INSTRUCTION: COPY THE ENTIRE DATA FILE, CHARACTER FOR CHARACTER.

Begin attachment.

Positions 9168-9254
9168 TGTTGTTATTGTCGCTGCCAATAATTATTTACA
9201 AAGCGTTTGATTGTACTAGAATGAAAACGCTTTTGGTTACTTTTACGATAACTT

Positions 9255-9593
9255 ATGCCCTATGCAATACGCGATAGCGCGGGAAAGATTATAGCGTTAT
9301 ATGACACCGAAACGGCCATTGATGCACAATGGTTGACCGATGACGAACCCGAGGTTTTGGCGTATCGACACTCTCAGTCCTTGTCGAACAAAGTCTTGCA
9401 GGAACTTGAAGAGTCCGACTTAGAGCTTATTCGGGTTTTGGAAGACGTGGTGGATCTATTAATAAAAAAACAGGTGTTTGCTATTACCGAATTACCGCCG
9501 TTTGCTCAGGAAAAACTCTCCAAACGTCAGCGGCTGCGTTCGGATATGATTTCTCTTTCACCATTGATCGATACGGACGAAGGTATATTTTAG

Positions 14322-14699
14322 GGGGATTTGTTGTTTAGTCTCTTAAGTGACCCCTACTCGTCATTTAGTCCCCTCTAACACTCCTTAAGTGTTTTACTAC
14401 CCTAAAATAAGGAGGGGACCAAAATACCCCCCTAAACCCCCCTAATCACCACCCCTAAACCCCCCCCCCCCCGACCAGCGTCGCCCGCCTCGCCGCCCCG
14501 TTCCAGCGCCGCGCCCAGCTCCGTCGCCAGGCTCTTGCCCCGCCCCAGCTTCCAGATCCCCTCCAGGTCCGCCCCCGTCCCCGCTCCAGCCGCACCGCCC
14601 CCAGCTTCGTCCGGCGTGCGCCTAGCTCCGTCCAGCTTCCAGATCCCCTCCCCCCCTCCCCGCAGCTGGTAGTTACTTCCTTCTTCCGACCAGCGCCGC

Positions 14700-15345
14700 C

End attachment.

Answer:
Positions 9168-9254
9168 TGTTGTTATTGTCGCTGCCAATAATTATTTACA
9201 AAGCGTTTGATTGTACTAGAATGAAAACGCTTTTGGTTACTTTTACGATAACTT

Positions 9255-9593
9255 ATGCCCTATGCAATACGCGATAGCGCGGGAAAGATTATAGCGTTAT
9301 ATGACACCGAAACGGCCATTGATGCACAATGGTTGACCGATGACGAACCCGAGGTTTTGGCGTATCGACACTCTCAGTCCTTGTCGAACAAAGTCTTGCA
9401 GGAACTTGAAGAGTCCGACTTAGAGCTTATTCGGGTTTTGGAAGACGTGGTGGATCTATTAATAAAAAAACAGGTGTTTGCTATTACCGAATTACCGCCG
9501 TTTGCTCAGGAAAAACTCTCCAAACGTCAGCGGCTGCGTTCGGATATGATTTCTCTTTCACCATTGATCGATACGGACGAAGGTATATTTTAG

Positions 14322-14699
14322 GGGGATTTGTTGTTTAGTCTCTTAAGTGACCCCTACTCGTCATTTAGTCCCCTCTAACACTCCTTAAGTGTTTTACTAC
14401 CCTAAAATAAGGAGGGGACCAAAATACCCCCCTAAACCCCCCTAATCACCACCCCTAAACCCCCCCCCCCCCGACCAGCGTCGCCCGCCTCGCCGCCCCG
14501 TTCCAGCGCCGCGCCCAGCTCCGTCGCCAGGCTCTTGCCCCGCCCCAGCTTCCAGATCCCCTCCAGGTCCGCCCCCGTCCCCGCTCCAGCCGCACCGCCC
14601 CCAGCTTCGTCCGGCGTGCGCCTAGCTCCGTCCAGCTTCCAGATCCCCTCCCCCCCTCCCCGCAGCTGGTAGTTACTTCCTTCTTCCGACCAGCGCCGC

Positions 14700-15345
14700 C